Are Republican debate crowds bloodthirsty?
September 27th, 2011
06:00 PM ET

Are Republican debate crowds bloodthirsty?

FROM CNN's Jack Cafferty:

The Republican presidential debates are turning into lively affairs. Maybe too lively.

For the third time in as many debates, crowd members have either booed or cheered at what some say are inappropriate moments.

Most recently, former Sen. Rick Santorum was asked about the repeal of "don't ask, don't tell."

When an openly gay service member asked what the candidates' intentions were for gays in the military, members of the crowd booed loudly.

After the fact, Santorum said he condemned those who booed the gay soldier. He said he didn't hear the boos in the debate hall.

In another debate, Rick Perry was asked about the death penalty and the more than 200 executions that have happened under his watch as Texas governor. The crowd cheered that question.

Another GOP debate crowd got worked up when Ron Paul was asked a hypothetical question about a 30-year-old uninsured man. The crowd cheered when Paul was asked if that man should be allowed to die.

President Barack Obama has criticized the reaction of some of these audience members at the GOP debates; and Vice President Joe Biden calls the booing of the gay soldier “reprehensible.”

Politico asks in an online conversation if the GOP debate crowds are bloodthirsty.

Critics say these debates promote extremism within the Republican Party, and show “the mean season is upon us.”

They fault the candidates themselves for not stamping out the behavior when it happens. They should. Also, some suggest the booing or cheering could turn off moderate and swing voters in the general election. It should.

Here’s my question to you: Are Republican debate crowds bloodthirsty?

Interested to know which ones made it on air?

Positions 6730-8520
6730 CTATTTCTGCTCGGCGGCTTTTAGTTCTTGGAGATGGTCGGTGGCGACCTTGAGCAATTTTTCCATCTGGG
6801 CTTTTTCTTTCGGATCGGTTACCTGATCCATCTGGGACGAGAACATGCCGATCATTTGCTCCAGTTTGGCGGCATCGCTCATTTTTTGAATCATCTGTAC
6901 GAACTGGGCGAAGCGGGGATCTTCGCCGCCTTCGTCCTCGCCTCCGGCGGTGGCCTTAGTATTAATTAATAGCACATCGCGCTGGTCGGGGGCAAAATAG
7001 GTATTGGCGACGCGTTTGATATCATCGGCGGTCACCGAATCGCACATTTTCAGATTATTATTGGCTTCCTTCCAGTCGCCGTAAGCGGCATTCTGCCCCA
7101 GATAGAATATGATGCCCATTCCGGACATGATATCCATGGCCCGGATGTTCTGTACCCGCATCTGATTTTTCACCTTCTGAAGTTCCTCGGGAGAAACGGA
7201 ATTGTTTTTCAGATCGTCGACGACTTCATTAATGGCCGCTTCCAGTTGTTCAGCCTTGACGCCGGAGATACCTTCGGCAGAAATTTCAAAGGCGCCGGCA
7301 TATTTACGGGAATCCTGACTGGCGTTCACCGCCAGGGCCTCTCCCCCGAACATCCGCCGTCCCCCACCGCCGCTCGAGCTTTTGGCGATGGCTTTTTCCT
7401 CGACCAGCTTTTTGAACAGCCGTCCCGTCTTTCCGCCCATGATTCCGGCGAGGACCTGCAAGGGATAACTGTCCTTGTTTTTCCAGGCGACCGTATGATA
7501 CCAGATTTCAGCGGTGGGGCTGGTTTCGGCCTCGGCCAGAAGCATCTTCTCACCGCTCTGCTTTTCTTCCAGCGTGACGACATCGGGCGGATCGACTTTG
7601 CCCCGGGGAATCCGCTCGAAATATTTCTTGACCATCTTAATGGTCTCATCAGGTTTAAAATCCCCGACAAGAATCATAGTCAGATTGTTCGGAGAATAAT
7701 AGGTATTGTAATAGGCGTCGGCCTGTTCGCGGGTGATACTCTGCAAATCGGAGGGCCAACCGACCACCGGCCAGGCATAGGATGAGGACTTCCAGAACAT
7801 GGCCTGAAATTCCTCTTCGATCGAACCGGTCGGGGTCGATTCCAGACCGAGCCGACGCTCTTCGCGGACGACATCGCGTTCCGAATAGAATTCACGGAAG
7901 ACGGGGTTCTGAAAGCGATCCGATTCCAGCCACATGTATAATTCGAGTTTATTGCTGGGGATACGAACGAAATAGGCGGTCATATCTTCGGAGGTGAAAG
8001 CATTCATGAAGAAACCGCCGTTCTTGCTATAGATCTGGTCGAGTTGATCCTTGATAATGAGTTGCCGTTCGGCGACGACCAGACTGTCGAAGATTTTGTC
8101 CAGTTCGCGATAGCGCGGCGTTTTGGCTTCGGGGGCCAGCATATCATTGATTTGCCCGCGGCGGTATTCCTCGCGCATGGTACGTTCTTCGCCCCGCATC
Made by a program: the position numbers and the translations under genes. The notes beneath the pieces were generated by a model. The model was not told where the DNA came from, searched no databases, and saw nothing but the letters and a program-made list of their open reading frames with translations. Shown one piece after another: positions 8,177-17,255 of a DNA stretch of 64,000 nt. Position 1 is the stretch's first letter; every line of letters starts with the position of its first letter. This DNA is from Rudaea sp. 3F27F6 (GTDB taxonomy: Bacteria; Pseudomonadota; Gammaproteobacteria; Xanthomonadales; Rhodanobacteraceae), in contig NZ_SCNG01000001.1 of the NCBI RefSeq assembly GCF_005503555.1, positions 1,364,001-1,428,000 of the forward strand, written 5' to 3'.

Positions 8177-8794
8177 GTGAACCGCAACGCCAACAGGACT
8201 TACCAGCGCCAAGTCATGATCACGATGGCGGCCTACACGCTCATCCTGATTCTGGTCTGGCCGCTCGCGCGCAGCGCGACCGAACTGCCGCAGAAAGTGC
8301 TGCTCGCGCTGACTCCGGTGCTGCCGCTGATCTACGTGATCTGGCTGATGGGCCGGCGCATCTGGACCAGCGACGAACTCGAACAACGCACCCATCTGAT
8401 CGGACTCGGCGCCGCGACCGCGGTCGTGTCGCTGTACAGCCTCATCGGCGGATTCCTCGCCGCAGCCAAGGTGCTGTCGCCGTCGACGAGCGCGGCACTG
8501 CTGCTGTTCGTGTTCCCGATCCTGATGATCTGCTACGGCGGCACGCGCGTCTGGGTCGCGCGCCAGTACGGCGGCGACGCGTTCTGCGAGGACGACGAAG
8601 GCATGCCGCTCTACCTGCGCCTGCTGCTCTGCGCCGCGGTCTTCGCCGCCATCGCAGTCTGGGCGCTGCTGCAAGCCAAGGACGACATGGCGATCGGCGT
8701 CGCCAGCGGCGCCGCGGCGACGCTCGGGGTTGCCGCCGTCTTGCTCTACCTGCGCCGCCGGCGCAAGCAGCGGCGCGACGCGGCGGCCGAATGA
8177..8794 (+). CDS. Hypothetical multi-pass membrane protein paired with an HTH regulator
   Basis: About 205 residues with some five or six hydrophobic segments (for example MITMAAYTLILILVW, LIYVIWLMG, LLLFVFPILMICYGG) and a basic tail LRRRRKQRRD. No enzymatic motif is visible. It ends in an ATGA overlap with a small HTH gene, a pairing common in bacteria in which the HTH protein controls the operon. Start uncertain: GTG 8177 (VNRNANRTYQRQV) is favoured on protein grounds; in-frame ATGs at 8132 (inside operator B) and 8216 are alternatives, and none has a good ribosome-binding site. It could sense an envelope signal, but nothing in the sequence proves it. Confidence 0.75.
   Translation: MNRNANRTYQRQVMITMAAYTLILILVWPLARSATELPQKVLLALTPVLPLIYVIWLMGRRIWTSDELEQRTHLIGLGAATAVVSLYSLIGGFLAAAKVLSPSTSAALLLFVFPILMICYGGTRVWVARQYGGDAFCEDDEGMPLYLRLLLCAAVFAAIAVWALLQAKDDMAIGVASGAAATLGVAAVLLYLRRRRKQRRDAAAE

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Filed under: 2012 Election
September 27th, 2011
05:00 PM ET

Has President Obama made racism worse?

FROM CNN's Jack Cafferty:

President Obama has made racism worse in America.

So says the African-American actor Morgan Freeman. He told CNN's Piers Morgan that the tea party's opposition to Mr. Obama, the nation's first black president, is rooted in racism.

Freeman claims tea partiers will do whatever it takes to "get this black man out of here."

He adds that the tea party shows the "weak, dark underside of America," and that "we're supposed to be better than that."

The only black Republican candidate for president pushed right back. Businessman and tea party member Herman Cain says most of the people who criticize the movement have never been to a tea party rally.

Cain says "name calling" will continue because opponents don't know how to stop the tea party movement.

Meanwhile - with black leaders grumbling that Mr. Obama hasn't done enough about staggering black unemployment - the president has evoked language that sounds a whole lot like the civil rights era.

He told the Congressional Black Caucus to march with him: "Take off your bedroom slippers, put on your marching shoes."

Americans are split on how Mr. Obama's presidency has changed race relations in the U.S.

A recent USA Today/Gallup poll shows 35% of those surveyed said race relations have improved, while 23% say they've gotten worse under President Obama.

41% percent see no change.

Back in 2008, when the nation voted for "hope and change," Americans had a much rosier view of what this president would do for race relations.

Gallup found that the day after Mr. Obama was elected, a whopping 70% predicted race relations would improve.

Here’s my question to you: Has President Obama made racism worse?

Interested to know which ones made it on air?


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Filed under: President Barack Obama • Race • Race Relations